Looking back: a year less ordinary
Culture Whisper's Editor in Chief reflects on the year we leave behind
Sitting in my living room-turned-office, with a homemade cappuccino in hand and a cat sitting on my lap, I am reflecting on how much our lives have changed in the past nine months.
We have adapted, leading increasingly private and intense relationships with our screens. We’ve rediscovered yoga, adopted pets, swapped dinners and weekends away for endless walks, reconnecting with nature… In the battle, though, we have perhaps lost a certaine joie de vivre. But who could blame us? We are going through previously unimaginable times.
At each year's end, the team and I publish a ‘looking back at the cultural highlights of the year’ newsletter. This year, the exercise seems almost cruel. It’s not that culture hasn’t been present in our lives. We have read lots of books, watched series galore, enjoyed plays and concerts online and listened to countless podcasts.
Yet, Covid-19’s impact on the arts has been cataclysmic. Theatres, museums, cinemas, galleries, concert halls and more have had to close three times this year. With 70% of its employees currently on furlough, the arts sector is the worst hit by the pandemic.
Some may question whether live culture is really a priority in our lives. After all, we can survive without going to the theatre, the museum or to the local cinema. Live culture is ultimately an urban privilege. A lot of people do without it.
And yet, contemplating Lynette Yiadom Boakye’s paintings at the Tate Britain earlier this month, I found myself overwhelmed with a flow of emotions I had been unconsciously repressing for a while. I had almost forgotten how live art has the power to heal, to create meanings. Looking around me, I realised that all critics alike were quietly in the same state of shock.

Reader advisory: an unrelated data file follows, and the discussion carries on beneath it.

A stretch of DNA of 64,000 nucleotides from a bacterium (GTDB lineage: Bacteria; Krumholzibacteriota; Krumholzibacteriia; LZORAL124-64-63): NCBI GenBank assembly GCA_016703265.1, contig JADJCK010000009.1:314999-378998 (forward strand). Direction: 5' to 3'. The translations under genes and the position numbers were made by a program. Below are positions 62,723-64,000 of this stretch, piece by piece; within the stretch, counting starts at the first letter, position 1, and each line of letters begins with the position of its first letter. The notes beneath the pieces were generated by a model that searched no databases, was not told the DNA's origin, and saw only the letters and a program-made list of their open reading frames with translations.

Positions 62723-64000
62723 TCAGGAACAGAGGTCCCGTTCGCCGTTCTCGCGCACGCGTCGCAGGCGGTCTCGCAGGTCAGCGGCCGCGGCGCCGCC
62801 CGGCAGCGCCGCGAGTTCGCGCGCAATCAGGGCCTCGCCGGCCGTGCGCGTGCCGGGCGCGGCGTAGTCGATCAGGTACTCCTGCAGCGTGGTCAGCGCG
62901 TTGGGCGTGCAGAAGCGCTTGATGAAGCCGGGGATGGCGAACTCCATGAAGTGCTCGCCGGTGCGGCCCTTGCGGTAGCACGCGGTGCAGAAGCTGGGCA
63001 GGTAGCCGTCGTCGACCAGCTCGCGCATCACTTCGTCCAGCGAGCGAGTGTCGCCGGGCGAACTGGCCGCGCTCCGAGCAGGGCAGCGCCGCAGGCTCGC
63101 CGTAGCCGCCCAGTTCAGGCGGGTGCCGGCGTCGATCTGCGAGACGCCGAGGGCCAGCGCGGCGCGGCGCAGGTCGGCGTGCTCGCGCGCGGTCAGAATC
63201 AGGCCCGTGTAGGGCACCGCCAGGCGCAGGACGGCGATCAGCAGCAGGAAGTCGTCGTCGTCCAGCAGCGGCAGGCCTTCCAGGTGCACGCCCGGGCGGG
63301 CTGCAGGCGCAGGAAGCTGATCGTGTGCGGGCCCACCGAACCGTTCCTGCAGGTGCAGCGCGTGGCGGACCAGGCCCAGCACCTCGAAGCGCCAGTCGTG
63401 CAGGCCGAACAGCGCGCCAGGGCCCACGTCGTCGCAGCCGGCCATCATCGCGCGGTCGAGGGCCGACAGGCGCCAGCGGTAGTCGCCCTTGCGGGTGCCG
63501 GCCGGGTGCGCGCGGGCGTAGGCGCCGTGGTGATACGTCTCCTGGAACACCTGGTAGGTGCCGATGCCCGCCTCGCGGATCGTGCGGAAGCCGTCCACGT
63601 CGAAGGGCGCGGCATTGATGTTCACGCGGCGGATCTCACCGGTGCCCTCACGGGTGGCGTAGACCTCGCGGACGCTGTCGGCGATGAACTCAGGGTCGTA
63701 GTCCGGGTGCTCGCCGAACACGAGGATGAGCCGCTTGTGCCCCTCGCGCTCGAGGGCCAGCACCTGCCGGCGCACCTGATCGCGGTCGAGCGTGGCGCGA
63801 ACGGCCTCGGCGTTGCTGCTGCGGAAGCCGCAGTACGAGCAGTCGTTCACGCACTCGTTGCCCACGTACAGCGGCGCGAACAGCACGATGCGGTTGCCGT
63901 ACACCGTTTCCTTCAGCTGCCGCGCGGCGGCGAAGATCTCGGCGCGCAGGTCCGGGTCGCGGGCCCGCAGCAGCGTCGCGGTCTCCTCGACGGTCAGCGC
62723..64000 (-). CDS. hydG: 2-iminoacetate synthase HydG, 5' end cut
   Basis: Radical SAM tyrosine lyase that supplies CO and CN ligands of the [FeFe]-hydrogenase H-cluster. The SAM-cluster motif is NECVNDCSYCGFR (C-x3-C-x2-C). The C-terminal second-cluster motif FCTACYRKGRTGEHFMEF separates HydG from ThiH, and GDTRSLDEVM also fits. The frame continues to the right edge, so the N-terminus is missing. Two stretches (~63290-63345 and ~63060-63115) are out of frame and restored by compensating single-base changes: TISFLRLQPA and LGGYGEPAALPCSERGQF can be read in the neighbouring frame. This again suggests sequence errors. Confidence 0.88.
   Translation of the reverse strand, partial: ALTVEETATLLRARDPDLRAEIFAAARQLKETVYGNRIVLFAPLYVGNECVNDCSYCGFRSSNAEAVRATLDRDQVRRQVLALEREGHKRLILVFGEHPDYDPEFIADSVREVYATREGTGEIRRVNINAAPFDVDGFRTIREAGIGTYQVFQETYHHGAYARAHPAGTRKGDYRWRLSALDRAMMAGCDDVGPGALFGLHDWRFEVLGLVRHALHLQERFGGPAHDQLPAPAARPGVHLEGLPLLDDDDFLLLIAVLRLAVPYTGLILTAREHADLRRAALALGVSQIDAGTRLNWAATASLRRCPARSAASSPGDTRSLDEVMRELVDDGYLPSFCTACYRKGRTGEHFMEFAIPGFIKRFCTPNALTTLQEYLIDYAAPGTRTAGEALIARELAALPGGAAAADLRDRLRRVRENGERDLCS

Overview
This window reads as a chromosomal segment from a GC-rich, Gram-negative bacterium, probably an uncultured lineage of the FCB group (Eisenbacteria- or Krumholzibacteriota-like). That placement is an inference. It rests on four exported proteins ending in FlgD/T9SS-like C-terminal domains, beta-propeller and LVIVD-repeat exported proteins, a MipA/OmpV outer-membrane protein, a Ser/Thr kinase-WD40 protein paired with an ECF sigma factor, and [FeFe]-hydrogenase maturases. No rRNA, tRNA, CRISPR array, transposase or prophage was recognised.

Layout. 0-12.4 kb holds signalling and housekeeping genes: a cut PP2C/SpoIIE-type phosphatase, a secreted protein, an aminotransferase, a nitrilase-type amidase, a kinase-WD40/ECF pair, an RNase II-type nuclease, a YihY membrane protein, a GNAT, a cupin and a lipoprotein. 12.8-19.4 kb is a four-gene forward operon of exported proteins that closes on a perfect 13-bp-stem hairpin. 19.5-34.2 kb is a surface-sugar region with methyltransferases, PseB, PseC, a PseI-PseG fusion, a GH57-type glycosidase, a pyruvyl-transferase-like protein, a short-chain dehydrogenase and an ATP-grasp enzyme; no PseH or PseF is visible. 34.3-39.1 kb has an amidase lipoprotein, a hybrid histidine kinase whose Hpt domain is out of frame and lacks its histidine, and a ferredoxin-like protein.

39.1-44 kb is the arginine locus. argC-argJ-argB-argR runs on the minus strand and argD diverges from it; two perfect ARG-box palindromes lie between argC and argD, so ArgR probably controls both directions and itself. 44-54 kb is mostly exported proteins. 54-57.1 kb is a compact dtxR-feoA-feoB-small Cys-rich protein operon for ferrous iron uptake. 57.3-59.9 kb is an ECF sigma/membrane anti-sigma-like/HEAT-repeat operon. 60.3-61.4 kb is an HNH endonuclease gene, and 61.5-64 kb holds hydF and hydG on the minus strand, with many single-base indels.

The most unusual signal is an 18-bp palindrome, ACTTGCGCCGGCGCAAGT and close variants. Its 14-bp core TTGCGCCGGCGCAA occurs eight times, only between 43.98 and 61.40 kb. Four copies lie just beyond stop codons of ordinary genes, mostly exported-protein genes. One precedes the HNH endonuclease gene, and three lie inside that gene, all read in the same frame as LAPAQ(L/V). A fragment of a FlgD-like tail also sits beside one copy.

I felt part of that same collective experience watching the great Lesley Manville performing with Monica Dolan at the Bridge Theatre – the first live performance I'd seen since lockdown. Seated within a depleted and masked audience, when the actresses bowed out, humbly thanking us for coming, I was in tears. Similar feelings resurfaced on a recent rainy evening walk, when I came across a choir of four singing a cappella carols on a deserted London street, with people listening from their windows.
We have yet to understand and acknowledge the emotional impact 2020 has had on us all. We don’t always have the tools to explore our feelings. It is hard to put them into words and it is hard to do it alone. Artists’ contributions and our collective contact with their work are more crucial than ever and, if nurtured, could prove among the best cures in helping us process the dark times we’ve lived through this year. There is nothing like experiencing live culture.
Let’s hope that 2021 allows us to be part of an audience again, to celebrate life together and relinquish our joie de vivre.
In the meantime, whatever holidays you are having, the Culture Whisper team and I wish you a restful break, even if this Christmas may feel very different from normal.